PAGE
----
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Commentary: The hypocrisy of repeating the 'w-word'

By Ruben Navarrette Jr.
Special to CNN
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SAN DIEGO, California (CNN) -- Now that media giants have pulled the plug on Don Imus, the debate has moved to rap lyrics and the limits of free speech. But what we should really address is the hypocrisy of those who blasted Imus for insulting comments about African-Americans and then proceeded to repeat insulting comments about Mexican-Americans.

It's time for a national dialogue on the "w-word." I'll give you a hint: It's an offensive term that is meant to imply that all Mexican-Americans arrived in the United States by swimming across a river -- something that comes across as doubly offensive to immigrants who came to the country legally or those whose families have been here for generations.

You know about the "n-word." And what my gay friends call the "f-word." Most people in the public eye wouldn't dare utter those words in full. In fact, when entertainers have done so, they've paid for it.

And so it's surprising that, lately, there seems to be a rash of media types tossing around the w-word. It's also disappointing given that all this is happening in the aftermath of the Imus affair.

New York Times columnist Frank Rich wasn't all that careful. In arguing that offensive speech shouldn't be censored, Rich wrote that we should "let Bill O'Reilly talk about 'wetbacks.' ..."

Oh, hello. That is exactly how Rich wrote it -- wetbacks. So what that he was quoting someone else. That's no excuse. If that someone else had used the long version of the n-word, you had better believe that Rich would never have printed it in his column.

Howard Kurtz picked up on the thread. The Washington Post media critic and host of CNN's "Reliable Sources" recently said on his television show that "Bill O'Reilly once referred to Mexicans as wetbacks."

Hello again. Would Kurtz have used the n-word on morning television? No way. So why use the w-word?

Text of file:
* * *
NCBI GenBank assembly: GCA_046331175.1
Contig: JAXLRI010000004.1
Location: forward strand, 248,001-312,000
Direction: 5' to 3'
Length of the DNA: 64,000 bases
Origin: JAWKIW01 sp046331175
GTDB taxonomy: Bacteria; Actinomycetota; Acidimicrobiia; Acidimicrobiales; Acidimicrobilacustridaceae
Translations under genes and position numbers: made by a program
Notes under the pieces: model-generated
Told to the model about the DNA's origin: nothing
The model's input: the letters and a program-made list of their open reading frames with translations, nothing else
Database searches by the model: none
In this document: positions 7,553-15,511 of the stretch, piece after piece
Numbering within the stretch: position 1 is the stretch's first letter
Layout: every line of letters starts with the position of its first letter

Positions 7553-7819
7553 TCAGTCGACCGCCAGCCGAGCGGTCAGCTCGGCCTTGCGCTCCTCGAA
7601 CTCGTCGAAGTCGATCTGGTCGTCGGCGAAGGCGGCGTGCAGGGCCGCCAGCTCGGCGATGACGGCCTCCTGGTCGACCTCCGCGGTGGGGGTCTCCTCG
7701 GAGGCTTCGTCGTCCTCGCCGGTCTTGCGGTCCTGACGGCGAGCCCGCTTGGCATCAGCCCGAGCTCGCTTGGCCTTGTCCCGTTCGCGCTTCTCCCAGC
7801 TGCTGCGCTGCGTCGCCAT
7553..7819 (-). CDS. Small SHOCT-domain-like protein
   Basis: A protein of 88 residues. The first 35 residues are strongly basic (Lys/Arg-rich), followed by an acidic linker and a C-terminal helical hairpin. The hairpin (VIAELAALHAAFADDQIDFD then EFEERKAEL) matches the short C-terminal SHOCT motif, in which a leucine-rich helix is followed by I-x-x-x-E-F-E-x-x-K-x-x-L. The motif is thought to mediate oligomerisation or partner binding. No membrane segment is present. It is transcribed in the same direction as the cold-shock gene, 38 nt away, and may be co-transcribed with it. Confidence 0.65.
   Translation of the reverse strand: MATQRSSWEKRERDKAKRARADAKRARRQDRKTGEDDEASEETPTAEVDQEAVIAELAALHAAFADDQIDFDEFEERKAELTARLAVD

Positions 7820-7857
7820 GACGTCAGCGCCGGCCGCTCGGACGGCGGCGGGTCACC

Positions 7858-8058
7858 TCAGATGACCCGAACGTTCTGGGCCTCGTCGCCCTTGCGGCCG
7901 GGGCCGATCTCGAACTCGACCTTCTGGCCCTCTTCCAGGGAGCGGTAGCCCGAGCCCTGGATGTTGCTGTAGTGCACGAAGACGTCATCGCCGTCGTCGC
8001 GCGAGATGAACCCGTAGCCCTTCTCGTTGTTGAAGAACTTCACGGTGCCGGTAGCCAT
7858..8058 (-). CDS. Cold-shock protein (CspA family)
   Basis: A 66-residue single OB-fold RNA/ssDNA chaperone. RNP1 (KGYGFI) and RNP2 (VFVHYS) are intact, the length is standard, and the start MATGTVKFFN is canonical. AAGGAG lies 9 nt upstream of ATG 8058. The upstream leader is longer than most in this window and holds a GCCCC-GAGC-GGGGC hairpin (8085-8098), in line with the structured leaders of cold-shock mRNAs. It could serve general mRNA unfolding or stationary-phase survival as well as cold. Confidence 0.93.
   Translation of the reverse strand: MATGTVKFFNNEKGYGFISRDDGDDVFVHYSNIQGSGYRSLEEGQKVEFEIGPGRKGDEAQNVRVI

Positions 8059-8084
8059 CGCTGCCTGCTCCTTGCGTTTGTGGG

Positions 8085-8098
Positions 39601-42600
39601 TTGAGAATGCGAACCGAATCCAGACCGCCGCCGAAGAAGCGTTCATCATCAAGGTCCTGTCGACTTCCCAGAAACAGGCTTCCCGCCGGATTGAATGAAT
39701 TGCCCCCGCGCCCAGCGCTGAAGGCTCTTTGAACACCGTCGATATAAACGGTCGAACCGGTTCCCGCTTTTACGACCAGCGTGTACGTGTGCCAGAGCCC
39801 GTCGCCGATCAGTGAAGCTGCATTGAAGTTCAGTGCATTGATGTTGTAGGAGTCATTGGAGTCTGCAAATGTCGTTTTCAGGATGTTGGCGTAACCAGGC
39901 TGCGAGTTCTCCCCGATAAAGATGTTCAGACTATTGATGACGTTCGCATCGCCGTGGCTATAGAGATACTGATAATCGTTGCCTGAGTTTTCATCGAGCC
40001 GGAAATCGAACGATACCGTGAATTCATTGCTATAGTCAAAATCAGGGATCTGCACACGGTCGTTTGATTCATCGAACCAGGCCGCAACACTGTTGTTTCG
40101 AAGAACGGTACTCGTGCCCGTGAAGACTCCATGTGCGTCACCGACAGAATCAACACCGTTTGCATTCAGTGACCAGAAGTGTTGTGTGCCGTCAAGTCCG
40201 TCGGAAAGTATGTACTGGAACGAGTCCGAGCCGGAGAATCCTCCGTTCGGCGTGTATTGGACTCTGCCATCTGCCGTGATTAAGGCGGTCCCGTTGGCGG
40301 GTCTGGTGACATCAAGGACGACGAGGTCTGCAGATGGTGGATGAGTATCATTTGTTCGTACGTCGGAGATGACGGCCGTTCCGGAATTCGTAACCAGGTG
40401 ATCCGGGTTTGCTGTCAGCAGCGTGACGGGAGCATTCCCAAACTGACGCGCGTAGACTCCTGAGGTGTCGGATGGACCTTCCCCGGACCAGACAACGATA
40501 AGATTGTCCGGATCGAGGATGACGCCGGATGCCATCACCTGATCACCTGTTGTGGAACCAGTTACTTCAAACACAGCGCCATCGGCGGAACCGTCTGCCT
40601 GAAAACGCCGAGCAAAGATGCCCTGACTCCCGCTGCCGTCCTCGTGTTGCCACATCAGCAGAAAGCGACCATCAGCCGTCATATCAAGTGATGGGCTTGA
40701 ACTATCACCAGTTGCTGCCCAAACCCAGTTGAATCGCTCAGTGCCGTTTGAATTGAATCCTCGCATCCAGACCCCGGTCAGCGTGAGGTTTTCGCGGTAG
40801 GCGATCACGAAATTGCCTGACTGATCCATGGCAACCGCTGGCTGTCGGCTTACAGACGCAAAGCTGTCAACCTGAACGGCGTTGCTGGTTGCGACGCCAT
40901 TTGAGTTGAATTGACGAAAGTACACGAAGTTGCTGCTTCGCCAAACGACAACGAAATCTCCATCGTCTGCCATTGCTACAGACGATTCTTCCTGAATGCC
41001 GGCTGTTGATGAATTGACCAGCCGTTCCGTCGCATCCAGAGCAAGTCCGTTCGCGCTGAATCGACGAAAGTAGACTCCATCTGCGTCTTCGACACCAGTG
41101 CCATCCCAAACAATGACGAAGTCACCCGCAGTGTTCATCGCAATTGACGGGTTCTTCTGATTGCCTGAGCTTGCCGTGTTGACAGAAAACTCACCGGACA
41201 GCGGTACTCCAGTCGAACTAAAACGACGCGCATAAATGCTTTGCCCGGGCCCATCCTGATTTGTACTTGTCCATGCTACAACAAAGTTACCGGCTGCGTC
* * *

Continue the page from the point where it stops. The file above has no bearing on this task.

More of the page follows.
And it wasn't just journalists who used the word. Rosie O'Donnell, co-host of ABC's "The View," likewise insisted to Barbara Walters and her other co-hosts that O'Reilly was a racist because he "calls Mexicans wetbacks."

All these jabs got O'Reilly's attention. The TV talker used his own show to make a lame attempt at defending himself. He said that he had misspoken and that the word he was looking for was "coyote."

Speaking of offensive. It's offensive when someone thinks you're dumb enough to fall for a line like that. So what if O'Reilly meant to say something else? The w-word still came out of his potty mouth.

But just because O'Reilly acts like a jerk doesn't mean that Rich, Kurtz and O'Donnell should get a pass to follow suit. Here's a tip for liberals and those who play them on TV: If you're trying to come off as more enlightened than the next guy, it helps not to mimic the very behavior you're going out of your way to condemn.

Or else people might question your sincerity and conclude you're not really progressive -- as much as pretending.

Ruben Navarrette Jr. is a member of the editorial board of The San Diego Union-Tribune and a nationally syndicated columnist. You can read his column here.external link

The opinions expressed in this commentary are solely those of the writer.

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Ruben Navarrette Jr.: It's disappointing that media types are tossing about the "w-word" in the aftermath of the Don Imus scandal.



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